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Irene Akua Agyepong and Richard Afedi Nagai

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Irene Akua Agyepong and Richard Afedi Nagai. A comparison of user fees plus fee exemptions and health insurance policy effectiveness for children under five in Ghana. Objectives.

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Presentation Transcript

To assess effectiveness and reasons for effectiveness or otherwise of the user fee plus exemptions and the health insurance policies in removing the financial access barriers to outpatient clinical care for children under five in Ghana posed by user fees.

conceptual model
Conceptual model
  • Acceptability of the policy & what it offers (benefits)
  • Access to information about policy
    • Benefits
    • How to access the benefits
  • Direct & indirect costs in accessing benefits




  • Policy implementation guidelines
  • Operational translator agenda, needs & interests
  • Incentives & disincentives for ‘compliance’
ghanaian financing context
Ghanaian financing context

Tax funded system with free public sector services post independence (1957)

User fees with a some fee exemptions 1985

Addition of more fee exemptions programs

Under five, AN, elderly 1999

Delivery 2003, 2005

CBI starting 1992 (Nkoranza)

Dangme West experiment starting 2000

NHIS 2003

study area
Study Area

Greater Accra Region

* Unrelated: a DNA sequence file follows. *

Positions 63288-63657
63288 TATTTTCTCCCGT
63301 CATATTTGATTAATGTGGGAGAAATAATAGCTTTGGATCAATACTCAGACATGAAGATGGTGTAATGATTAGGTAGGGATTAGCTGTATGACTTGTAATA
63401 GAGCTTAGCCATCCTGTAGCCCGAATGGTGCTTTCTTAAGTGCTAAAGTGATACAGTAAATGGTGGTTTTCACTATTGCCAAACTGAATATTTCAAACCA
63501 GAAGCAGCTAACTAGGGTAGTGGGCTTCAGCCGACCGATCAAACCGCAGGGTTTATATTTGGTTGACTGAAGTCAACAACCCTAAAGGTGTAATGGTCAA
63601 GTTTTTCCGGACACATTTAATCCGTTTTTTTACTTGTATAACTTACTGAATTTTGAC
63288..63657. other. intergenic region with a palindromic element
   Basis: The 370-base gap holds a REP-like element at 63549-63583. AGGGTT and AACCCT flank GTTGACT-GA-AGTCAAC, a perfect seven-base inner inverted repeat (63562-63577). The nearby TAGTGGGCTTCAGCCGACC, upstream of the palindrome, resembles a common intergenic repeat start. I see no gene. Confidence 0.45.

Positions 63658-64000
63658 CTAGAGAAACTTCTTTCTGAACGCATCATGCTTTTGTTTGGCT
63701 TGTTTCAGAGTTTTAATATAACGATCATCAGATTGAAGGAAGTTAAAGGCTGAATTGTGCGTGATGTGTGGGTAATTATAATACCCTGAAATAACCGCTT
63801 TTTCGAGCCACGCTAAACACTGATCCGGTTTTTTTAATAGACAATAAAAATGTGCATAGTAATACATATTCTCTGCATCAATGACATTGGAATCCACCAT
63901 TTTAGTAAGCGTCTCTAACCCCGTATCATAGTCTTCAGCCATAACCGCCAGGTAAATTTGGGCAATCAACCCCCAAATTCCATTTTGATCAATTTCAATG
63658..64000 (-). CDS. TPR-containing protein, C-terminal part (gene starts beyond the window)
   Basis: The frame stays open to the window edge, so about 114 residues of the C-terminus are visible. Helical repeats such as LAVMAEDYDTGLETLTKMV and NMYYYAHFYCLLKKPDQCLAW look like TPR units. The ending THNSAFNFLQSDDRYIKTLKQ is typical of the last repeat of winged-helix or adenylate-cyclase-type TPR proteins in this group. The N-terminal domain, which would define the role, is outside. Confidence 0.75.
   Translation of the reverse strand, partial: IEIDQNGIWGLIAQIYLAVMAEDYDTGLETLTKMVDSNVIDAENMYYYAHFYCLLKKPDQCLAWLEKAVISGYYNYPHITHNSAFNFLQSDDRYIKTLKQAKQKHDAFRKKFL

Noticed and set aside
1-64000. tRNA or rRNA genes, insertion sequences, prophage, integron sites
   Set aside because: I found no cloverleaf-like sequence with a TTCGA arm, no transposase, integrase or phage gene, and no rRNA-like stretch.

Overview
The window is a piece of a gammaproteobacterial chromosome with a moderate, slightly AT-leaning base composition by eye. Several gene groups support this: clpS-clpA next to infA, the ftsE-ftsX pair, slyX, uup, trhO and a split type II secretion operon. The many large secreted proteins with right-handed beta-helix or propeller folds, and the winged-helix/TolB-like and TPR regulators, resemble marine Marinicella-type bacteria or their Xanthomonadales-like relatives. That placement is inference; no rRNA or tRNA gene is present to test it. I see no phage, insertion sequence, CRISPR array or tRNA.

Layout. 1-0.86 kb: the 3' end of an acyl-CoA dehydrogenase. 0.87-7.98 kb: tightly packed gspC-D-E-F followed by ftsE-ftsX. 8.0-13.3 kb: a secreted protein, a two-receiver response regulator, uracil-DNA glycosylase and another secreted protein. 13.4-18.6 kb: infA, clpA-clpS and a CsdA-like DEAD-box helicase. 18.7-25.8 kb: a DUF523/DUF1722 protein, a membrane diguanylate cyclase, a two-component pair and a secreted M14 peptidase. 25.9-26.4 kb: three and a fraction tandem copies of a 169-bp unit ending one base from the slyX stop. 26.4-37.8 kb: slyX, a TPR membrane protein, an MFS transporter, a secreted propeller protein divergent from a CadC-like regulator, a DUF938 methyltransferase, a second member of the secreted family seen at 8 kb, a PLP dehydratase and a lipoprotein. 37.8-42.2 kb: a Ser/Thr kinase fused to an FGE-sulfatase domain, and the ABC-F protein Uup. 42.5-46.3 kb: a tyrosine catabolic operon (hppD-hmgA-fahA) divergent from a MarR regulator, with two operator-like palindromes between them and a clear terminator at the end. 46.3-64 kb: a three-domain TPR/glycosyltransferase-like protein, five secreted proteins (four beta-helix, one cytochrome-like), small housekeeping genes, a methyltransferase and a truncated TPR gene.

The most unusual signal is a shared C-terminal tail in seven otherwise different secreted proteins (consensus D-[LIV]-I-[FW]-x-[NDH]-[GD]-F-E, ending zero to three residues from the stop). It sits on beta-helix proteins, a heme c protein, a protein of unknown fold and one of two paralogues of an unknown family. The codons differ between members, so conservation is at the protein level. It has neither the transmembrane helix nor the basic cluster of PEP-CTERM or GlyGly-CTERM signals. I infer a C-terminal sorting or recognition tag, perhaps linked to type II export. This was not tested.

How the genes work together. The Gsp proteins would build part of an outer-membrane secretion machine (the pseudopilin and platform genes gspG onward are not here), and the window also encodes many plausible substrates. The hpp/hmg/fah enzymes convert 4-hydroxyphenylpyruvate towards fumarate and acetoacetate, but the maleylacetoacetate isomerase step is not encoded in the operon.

88% urban, high in migration (4.4% growth rate, 2.4% natural increase)

Focus on children living in rural and urban poor areas

Deprived rural district of subsistence farmers & fishermen (Dangme West)

Deprived sub-metropolitan area with mix of indigenous Ga and multi-ethnic migrant settlements (Ashiedu-Keteke)


Review of documents

Community focus group discussions (3 urban site, 5 rural site)

In-depth interviews with public sector facility heads (3/4 rural & 2/2 urban)

Structured questionnaire administered to principal childcare takers (300/study site selected by cluster sampling [30*10])

Retrospective analysis of secondary data on public sector outpatient service utilization by insured and uninsured children under five for the period 2000 – 2004

results effectiveness
Results - Effectiveness

Effectiveness measured as % of children using the OPD of public sector facilities who:

Got a full exemption from payment of user fees

Through the user fees plus exemptions policy

Through health insurance

Who had to pay user fees despite the existence of the two policies and programs

results effectiveness1
Results - Effectiveness

Manual record keeping in the facilities

Attendance data kept at OPD records office

Financial data in accounts office but with copies of attendance numbers ?from OPD records office.

OPD utilization and exemptions financial data from the rural site facilities consistent between OPD records and accounting records.

Data in urban site conflicting with numbers of children recorded as exempted higher than numbers of children recorded as having used the OPD.

?poor and unsynchronized record keeping ?deliberate misreporting:

Facility management could not explain the discrepancies

Insurance started in rural site in 2005 & there were only 27 insured children presenting at OPD

results effectiveness2
Results - Effectiveness

Policy introduced in 1999. Operation in rural site started 2000 and in urban site 2002. Reason for different start dates unclear.

The estimation of the average claim per child exempted in the sub-metropolitan site facilities showed an unrealistically low average per child exempted in 2002, and a constant low average of about ¢ 5000 (US$ 0.56) in subsequent years.